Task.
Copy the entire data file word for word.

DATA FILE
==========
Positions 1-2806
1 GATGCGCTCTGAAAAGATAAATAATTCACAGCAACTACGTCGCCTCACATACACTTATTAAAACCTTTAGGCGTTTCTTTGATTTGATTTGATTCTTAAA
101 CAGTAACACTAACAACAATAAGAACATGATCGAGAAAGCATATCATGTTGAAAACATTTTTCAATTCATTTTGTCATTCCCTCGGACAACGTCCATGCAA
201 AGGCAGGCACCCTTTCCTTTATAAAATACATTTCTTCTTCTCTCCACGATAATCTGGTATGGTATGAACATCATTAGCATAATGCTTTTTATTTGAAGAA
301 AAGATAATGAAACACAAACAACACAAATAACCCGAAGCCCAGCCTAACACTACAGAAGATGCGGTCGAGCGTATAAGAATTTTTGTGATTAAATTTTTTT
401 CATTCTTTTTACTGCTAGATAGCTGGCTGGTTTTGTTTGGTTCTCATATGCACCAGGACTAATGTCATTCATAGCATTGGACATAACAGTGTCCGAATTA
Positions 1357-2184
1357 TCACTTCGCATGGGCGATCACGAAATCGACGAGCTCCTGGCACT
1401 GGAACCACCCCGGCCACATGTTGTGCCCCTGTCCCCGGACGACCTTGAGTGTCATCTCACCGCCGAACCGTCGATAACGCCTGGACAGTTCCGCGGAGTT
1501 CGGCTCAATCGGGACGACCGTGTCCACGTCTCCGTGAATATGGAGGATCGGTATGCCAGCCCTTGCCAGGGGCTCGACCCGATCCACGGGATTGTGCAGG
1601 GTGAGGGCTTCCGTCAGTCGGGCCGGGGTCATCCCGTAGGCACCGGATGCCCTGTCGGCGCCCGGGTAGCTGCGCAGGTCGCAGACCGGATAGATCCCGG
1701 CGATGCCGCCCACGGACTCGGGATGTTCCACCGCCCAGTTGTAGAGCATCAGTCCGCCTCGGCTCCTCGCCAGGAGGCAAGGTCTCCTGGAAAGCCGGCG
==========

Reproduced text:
Positions 1-2806
1 GATGCGCTCTGAAAAGATAAATAATTCACAGCAACTACGTCGCCTCACATACACTTATTAAAACCTTTAGGCGTTTCTTTGATTTGATTTGATTCTTAAA
101 CAGTAACACTAACAACAATAAGAACATGATCGAGAAAGCATATCATGTTGAAAACATTTTTCAATTCATTTTGTCATTCCCTCGGACAACGTCCATGCAA
201 AGGCAGGCACCCTTTCCTTTATAAAATACATTTCTTCTTCTCTCCACGATAATCTGGTATGGTATGAACATCATTAGCATAATGCTTTTTATTTGAAGAA
301 AAGATAATGAAACACAAACAACACAAATAACCCGAAGCCCAGCCTAACACTACAGAAGATGCGGTCGAGCGTATAAGAATTTTTGTGATTAAATTTTTTT
401 CATTCTTTTTACTGCTAGATAGCTGGCTGGTTTTGTTTGGTTCTCATATGCACCAGGACTAATGTCATTCATAGCATTGGACATAACAGTGTCCGAATTA
Positions 1357-2184
1357 TCACTTCGCATGGGCGATCACGAAATCGACGAGCTCCTGGCACT
1401 GGAACCACCCCGGCCACATGTTGTGCCCCTGTCCCCGGACGACCTTGAGTGTCATCTCACCGCCGAACCGTCGATAACGCCTGGACAGTTCCGCGGAGTT
1501 CGGCTCAATCGGGACGACCGTGTCCACGTCTCCGTGAATATGGAGGATCGGTATGCCAGCCCTTGCCAGGGGCTCGACCCGATCCACGGGATTGTGCAGG
1601 GTGAGGGCTTCCGTCAGTCGGGCCGGGGTCATCCCGTAGGCACCGGATGCCCTGTCGGCGCCCGGGTAGCTGCGCAGGTCGCAGACCGGATAGATCCCGG
1701 CGATGCCGCCCACGGACTCGGGATGTTCCACCGCCCAGTTGTAGAGCATCAGTCCGCCTCGGCTCCTCGCCAGGAGGCAAGGTCTCCTGGAAAGCCGGCG